It’s not like there’s a particular rivalry between Northwestern and the U. of C., but I still thought this was funny in a malicious sort of way. Kudos to the Trib reporters (Jodi Cohen and Brian Cox) for giving the NU class of 2008 just enough rope to hang themselves.

“If your goal in the speaker selection process was to make graduating seniors happy about leaving this university, then mission accomplished,” Matthew Braslow of Vernon Hills wrote on Tuesday to Northwestern President Henry Bienen. Braslow also said he will not attend.

“Matthew, grow up,” Bienen wrote back Wednesday morning. Bienen’s e-mail added: “You also sound like a very unhappy person. I am sorry for that. Hopefully things will improve for you over the years.”

But other seniors also seem to be taking the choice as a personal slight, calling the decision to honor Daley everything from “lame” to “a letdown” in interviews with the Tribune and in some of nearly 200 messages posted on The Daily Northwestern student newspaper’s Web site.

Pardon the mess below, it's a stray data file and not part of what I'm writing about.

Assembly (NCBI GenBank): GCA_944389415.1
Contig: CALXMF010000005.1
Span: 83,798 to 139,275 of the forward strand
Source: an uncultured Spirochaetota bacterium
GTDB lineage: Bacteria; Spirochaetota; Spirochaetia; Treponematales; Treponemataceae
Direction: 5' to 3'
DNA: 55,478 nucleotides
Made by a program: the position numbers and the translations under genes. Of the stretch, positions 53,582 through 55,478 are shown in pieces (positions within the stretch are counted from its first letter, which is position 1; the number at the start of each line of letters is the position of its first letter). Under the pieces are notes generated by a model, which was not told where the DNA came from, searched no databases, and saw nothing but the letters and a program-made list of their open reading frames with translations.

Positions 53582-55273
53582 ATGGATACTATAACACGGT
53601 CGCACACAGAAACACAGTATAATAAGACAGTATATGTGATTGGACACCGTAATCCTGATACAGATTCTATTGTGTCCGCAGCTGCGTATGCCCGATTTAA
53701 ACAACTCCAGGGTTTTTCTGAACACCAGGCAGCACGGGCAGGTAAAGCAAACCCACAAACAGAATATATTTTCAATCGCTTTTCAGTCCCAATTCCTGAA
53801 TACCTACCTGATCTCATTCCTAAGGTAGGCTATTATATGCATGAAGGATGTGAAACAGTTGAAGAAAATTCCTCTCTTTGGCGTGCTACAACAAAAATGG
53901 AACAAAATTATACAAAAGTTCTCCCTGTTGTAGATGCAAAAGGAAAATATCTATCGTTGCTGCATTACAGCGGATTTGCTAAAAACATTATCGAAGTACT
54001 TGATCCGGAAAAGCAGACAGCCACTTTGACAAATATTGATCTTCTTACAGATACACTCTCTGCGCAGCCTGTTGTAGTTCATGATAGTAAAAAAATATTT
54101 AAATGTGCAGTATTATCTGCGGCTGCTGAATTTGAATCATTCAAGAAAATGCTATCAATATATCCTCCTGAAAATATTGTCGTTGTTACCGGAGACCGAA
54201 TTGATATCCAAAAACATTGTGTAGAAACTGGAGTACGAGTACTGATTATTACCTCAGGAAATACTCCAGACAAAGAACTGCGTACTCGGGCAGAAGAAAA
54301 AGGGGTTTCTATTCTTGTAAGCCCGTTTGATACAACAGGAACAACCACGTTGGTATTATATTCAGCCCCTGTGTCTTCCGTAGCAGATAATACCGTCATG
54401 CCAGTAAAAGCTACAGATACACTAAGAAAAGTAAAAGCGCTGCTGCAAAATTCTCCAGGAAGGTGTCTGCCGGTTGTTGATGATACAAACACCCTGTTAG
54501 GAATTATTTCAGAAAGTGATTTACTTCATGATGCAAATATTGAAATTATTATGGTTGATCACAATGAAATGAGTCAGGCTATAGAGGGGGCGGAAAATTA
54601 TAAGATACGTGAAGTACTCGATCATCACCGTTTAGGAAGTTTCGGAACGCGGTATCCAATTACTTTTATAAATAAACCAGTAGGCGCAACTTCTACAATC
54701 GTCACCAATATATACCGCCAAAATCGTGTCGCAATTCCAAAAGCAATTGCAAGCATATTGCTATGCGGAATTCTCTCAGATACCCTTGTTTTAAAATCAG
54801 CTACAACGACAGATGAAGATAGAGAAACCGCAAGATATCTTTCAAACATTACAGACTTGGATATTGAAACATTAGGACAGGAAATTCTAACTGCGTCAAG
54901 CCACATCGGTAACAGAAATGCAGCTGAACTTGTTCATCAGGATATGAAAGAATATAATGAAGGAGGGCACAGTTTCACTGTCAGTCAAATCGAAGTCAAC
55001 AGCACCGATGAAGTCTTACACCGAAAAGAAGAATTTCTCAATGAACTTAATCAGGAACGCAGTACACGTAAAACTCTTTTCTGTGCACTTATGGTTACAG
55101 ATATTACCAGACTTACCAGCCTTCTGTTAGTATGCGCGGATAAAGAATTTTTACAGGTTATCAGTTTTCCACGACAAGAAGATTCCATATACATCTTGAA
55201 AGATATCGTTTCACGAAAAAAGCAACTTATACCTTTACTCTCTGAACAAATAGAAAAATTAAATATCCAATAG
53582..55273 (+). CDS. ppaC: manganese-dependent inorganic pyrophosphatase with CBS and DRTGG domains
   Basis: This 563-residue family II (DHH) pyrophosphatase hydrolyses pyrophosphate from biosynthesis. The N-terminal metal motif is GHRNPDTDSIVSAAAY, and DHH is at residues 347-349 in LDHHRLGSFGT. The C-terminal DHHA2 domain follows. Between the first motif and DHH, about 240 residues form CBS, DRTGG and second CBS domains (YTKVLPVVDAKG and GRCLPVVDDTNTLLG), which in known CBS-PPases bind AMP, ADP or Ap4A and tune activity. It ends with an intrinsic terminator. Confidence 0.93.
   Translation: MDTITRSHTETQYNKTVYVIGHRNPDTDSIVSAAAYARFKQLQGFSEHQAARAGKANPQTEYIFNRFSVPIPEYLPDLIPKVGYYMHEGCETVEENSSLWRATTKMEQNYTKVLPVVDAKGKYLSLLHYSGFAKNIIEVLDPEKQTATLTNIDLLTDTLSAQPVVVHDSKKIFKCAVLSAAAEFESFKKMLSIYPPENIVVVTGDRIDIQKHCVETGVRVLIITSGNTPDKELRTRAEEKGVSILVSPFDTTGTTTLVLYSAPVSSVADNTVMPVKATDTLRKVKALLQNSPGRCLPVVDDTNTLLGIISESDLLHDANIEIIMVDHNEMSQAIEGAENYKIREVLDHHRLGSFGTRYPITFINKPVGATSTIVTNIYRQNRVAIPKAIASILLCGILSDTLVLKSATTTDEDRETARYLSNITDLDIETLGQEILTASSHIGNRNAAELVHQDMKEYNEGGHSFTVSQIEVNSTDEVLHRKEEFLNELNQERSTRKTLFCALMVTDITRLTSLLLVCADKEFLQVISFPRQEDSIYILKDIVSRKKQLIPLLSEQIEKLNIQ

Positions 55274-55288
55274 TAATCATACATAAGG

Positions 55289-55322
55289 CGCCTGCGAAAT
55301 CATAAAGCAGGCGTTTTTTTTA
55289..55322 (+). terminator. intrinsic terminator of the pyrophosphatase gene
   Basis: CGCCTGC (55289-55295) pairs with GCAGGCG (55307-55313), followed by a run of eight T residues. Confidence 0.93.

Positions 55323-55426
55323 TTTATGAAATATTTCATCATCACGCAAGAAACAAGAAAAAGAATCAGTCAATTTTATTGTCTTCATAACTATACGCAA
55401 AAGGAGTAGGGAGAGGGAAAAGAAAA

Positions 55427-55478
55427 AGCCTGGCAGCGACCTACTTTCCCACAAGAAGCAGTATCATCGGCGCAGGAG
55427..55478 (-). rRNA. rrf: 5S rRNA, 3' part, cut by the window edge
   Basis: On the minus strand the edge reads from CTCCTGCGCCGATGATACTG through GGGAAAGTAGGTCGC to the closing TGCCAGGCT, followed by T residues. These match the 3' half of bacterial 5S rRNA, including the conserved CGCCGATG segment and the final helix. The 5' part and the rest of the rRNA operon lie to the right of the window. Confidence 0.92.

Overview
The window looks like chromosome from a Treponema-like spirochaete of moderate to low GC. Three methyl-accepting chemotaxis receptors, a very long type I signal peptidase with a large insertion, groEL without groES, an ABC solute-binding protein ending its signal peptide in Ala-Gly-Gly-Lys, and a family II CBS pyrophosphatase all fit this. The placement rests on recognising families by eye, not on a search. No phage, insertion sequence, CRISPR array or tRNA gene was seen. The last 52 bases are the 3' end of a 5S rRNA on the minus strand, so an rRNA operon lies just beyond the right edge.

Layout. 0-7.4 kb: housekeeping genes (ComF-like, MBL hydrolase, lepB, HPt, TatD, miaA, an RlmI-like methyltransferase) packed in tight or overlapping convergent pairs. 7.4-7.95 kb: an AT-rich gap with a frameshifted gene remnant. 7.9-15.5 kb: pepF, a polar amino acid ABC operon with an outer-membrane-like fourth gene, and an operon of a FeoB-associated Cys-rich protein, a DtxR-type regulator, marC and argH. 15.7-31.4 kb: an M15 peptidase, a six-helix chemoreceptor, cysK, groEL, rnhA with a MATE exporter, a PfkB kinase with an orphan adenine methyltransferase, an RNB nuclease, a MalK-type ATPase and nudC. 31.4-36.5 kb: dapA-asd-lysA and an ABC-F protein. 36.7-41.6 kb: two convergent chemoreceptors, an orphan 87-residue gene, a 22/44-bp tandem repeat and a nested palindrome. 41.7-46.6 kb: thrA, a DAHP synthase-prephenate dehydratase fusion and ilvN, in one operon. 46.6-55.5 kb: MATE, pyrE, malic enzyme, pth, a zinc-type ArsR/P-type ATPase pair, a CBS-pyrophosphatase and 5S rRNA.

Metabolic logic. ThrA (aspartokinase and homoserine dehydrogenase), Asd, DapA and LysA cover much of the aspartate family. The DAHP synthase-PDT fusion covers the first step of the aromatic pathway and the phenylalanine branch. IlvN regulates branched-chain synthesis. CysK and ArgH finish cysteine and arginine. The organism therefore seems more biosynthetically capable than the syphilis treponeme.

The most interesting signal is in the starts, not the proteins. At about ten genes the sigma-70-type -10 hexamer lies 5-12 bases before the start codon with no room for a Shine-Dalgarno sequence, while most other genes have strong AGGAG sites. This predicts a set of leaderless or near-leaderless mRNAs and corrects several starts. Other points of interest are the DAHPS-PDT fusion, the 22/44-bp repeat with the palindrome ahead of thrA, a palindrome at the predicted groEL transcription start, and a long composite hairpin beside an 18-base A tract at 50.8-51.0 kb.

“I thought we’d have someone with a much higher profile, especially after President Bienen hyped it so much,” said senior Simon Lu. “I thought it would be someone with a national or international profile . . . I was hoping someone more famous would show up.” 

If I were Henry Bienen I’d make them listen to Todd Stroger too, just to be a dick about it. I dunno about you but I’m learning a lot about Chicago this week. Posting will be light/non-existent today and/or tomorrow, so just let it sink in a bit.

Update: I should probably make the subtext clear. In an increasingly urbanized country, big-city mayors matter. If you live in Chicago or plan to after graduation, Mayor Daley is as or more important to your day-to-day life–the taxes you pay, the businesses you might work for, the neighborhood you live in–than Barack Obama, not to mention Tony F***ing Blair. There are legitimate reasons to question the choice, in particular the decision to give Daley yet another soapbox, but the idea that Daley isn’t important or famous enough to grace NU’s graduation isn’t just hopelessly pretentious, it’s actually a real conceptual problem.